A Churchill AVRE Mk. IV tank stands near the 41st Royal Marine Commando Monument.
A plaque placed next to the tank reads:
“6 June 1944 – 6 June 1994
CHURCHILL TANK OFFERED BY GENERAL SIR IAN HARRIS
WHO COMMANDED THE INFANTRY BATALLION ON D-DAY
2nd R.U.R. (ROYAL ULSTER RIFLES)”
Churchill tank – AVRE series
The AVRE or in full: “Armoured Vehicle Royal Engineers” was a Churchill III or IV tank equipped with the 290 mm Petard Spigot mortar. It’s projectile was nicknamed “Flying dustbin”, because of it’s unaerodynamic characteristics, weighing about 18 kg. The mortar could fire the projectile with its 28 pound high explosive warhead over a distance of around a 100 meters. The weapon was used for the quick leveling and breaching of bunkers and fortifications.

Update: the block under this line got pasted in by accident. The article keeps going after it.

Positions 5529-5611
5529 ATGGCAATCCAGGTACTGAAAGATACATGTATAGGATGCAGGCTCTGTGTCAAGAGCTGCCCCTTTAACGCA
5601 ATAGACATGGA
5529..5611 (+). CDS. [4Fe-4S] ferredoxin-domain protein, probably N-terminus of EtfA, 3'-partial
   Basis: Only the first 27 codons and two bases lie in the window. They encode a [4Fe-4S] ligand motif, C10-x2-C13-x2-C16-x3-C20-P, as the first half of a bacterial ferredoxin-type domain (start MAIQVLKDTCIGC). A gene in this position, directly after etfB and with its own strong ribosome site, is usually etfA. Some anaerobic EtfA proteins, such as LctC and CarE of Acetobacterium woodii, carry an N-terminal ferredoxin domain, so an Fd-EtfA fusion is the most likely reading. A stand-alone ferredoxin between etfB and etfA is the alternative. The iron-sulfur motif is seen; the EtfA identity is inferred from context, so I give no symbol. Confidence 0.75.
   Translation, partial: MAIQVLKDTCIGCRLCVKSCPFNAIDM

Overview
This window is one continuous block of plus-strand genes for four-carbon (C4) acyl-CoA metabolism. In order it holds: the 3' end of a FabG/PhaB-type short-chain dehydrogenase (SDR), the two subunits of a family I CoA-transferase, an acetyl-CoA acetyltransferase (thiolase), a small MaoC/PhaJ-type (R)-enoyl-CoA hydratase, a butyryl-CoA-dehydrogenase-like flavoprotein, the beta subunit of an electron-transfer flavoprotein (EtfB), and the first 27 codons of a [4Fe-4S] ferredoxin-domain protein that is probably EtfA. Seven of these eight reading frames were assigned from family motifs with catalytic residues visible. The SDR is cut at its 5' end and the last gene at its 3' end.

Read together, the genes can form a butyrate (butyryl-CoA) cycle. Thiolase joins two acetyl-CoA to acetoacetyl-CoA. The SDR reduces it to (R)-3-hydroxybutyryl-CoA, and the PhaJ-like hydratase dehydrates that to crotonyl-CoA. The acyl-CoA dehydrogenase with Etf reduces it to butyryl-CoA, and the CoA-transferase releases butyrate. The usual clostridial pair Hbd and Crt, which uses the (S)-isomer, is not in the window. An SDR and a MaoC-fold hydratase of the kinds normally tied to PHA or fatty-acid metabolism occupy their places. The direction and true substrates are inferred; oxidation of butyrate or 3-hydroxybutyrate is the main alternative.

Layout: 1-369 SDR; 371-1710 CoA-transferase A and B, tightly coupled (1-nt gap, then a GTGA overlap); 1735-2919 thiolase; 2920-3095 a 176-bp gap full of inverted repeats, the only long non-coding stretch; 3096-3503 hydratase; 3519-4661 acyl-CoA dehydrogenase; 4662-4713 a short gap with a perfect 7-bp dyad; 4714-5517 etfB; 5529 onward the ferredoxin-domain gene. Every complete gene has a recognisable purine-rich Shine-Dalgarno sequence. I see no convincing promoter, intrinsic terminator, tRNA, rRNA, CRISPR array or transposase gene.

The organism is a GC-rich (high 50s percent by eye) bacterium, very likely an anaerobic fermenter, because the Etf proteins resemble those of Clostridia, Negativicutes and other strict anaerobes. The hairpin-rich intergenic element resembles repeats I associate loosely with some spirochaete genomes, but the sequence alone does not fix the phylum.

The loading of the Petard on the Churchill tank was rather unusual. By traversing the turret to the co-driver’s hatch, the co-driver could open the Petard barrel, push the projectile in and close it. During this procedure, the co-driver’s hands were briefly exposed to the outside, making it a risk full job.
The AVRE was designed after the failed landing raid at Dieppe, France. The tank could also be equipped with various other attachments, such as mine flails, fascine rollers, explosive placers, etc. The six men crew were drawn from the Royal Engineers, except for the driver who came from the Royal Armoured Corps. One of the Royal Engineers crew was a demolitions NCO sapper responsible for priming the “Flying dustbin”.
For the D-day invasion of France in June 1944, a 180 Churchill tanks were converted to AVRE’s.